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Clinical trials of novel therapeutics for Alzheimer’s Disease (AD) have consumed a large amount of time and resources with largely negative results. Repurposing drugs already approved by the Food and Drug Administration (FDA) for another indication is a more rapid and less expensive option. We present DRIAD (Drug Repurposing In AD), a machine learning framework that quantifies potential associations between the pathology of AD severity (the Braak stage) and molecular mechanisms as encoded in lists of gene names. DRIAD is applied to lists of genes arising from perturbations in differentiated human neural cell cultures by 80 FDA-approved and clinically tested drugs, producing a ranked list of possible repurposing candidates. Top-scoring drugs are inspected for common trends among their targets. We propose that the DRIAD method can be used to nominate drugs that, after additional validation and identification of relevant pharmacodynamic biomarker(s), could be readily evaluated in a clinical trial.
... Several hundreds of potential geroprotectors have been reported to modulate ageing in one or more species (see recent reviews [24][25][26][27][28][29][30][31][32][33] for more complete lists). Here, we review a select list of agents, grouped as Tier 1 or Tier 2, that, in our view, are the most developed experimentally and nearest to clinical testing or are intriguing based on information linked to the mechanisms of ageing 20 . ...
Article
Although death is inevitable, individuals have long sought to alter the course of the ageing process. Indeed, ageing has proved to be modifiable; by intervening in biological systems, such as nutrient sensing, cellular senescence, the systemic environment and the gut microbiome, phenotypes of ageing can be slowed sufficiently to mitigate age-related functional decline. These interventions can also delay the onset of many disabling, chronic diseases, including cancer, cardiovascular disease and neurodegeneration, in animal models. Here, we examine the most promising interventions to slow ageing and group them into two tiers based on the robustness of the preclinical, and some clinical, results, in which the top tier includes rapamycin, senolytics, metformin, acarbose, spermidine, NAD⁺ enhancers and lithium. We then focus on the potential of the interventions and the feasibility of conducting clinical trials with these agents, with the overall aim of maintaining health for longer before the end of life.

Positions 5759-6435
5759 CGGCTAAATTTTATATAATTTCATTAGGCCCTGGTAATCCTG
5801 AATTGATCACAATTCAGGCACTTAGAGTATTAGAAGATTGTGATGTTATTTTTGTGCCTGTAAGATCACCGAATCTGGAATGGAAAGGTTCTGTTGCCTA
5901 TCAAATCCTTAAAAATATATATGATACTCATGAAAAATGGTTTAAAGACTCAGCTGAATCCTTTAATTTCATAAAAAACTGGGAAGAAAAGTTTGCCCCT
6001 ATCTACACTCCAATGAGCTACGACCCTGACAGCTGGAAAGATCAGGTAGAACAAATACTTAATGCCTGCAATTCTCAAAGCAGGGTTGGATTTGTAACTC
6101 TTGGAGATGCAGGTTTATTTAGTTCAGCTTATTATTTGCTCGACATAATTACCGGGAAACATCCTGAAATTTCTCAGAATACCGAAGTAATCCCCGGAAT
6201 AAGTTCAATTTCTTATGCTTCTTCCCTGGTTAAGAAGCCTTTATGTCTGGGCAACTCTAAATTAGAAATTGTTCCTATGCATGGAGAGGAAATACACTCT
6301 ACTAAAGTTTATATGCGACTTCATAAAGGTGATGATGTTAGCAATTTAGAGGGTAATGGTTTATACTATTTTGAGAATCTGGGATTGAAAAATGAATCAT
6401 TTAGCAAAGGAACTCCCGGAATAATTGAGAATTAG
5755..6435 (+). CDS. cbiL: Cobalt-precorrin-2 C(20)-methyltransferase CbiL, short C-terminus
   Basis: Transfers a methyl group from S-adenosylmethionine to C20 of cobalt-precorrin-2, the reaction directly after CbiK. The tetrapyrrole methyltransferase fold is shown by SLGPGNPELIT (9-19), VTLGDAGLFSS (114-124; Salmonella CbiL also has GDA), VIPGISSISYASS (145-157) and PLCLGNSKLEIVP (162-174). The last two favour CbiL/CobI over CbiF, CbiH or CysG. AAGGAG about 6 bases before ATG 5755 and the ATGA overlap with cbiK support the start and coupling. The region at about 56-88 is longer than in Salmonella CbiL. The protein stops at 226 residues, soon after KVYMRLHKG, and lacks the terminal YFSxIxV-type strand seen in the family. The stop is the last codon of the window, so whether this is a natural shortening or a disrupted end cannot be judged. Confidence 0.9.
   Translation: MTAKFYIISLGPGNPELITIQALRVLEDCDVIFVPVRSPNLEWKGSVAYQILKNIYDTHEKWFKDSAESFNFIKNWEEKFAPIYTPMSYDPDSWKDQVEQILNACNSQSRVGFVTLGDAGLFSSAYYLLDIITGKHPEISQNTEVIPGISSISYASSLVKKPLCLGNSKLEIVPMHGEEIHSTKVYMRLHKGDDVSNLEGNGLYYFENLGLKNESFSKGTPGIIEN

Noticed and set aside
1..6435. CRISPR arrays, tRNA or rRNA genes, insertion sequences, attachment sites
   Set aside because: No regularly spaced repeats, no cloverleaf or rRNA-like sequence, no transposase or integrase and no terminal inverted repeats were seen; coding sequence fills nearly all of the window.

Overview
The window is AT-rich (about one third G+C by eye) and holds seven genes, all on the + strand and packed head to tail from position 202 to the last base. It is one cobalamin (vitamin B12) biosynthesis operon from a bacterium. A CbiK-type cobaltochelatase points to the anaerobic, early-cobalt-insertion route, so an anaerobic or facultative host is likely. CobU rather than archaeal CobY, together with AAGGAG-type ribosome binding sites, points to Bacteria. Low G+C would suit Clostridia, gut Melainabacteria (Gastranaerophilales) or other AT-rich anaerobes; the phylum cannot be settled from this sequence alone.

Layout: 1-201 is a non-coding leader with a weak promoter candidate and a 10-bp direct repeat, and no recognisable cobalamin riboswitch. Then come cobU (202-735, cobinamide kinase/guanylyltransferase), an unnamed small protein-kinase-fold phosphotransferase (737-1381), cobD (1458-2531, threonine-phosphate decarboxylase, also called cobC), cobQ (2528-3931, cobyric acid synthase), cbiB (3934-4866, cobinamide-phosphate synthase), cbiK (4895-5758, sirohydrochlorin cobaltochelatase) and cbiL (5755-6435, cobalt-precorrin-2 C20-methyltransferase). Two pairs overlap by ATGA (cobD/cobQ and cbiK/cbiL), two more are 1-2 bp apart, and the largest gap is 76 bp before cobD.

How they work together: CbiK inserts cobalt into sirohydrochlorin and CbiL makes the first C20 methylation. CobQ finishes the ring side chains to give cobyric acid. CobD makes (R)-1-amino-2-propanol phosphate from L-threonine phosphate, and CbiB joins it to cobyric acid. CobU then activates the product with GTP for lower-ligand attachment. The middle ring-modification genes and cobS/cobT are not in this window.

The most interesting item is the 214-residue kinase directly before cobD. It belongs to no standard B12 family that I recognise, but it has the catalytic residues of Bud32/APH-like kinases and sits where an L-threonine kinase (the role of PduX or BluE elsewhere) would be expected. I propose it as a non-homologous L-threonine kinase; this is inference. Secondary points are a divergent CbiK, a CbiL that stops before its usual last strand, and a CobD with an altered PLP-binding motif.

... 3 in the case of AD in which the underlying disease mechanisms remain poorly understood and the potential for multiple distinct disease etiologies exists. Repurposing drugs for AD has received increasing attention 5,6 , but approaches to date have been largely hypothesis-driven, based on overlap between an existing pharmacological mechanism of action (MOA) and a putative disease-causing mechanism 7 or results of a clinical trial 8,9 . While some of these leads are promising, no successes have been reported to date. ...
... Memory and Aging Project (ROSMAP), The Mayo Clinic Brain Bank (MAYO) and The Mount Sinai/JJ Peters VA Medical Center Brain Bank (MSBB), each encompassing measurements from one or more regions of the brain (Fig. 1b). Braak staging scores 18 , assigned through neuropathological assessment, were used to group samples into three categories of disease progression: early (A; stages 1-2), intermediate (B; stages 3-4) and late (C; stages [5][6]. This grouping recapitulates the spatio-temporal progression of neurofibrillary tangles from the entorhinal region to the hippocampus area and, subsequently, to neocortical association areas 21 . ...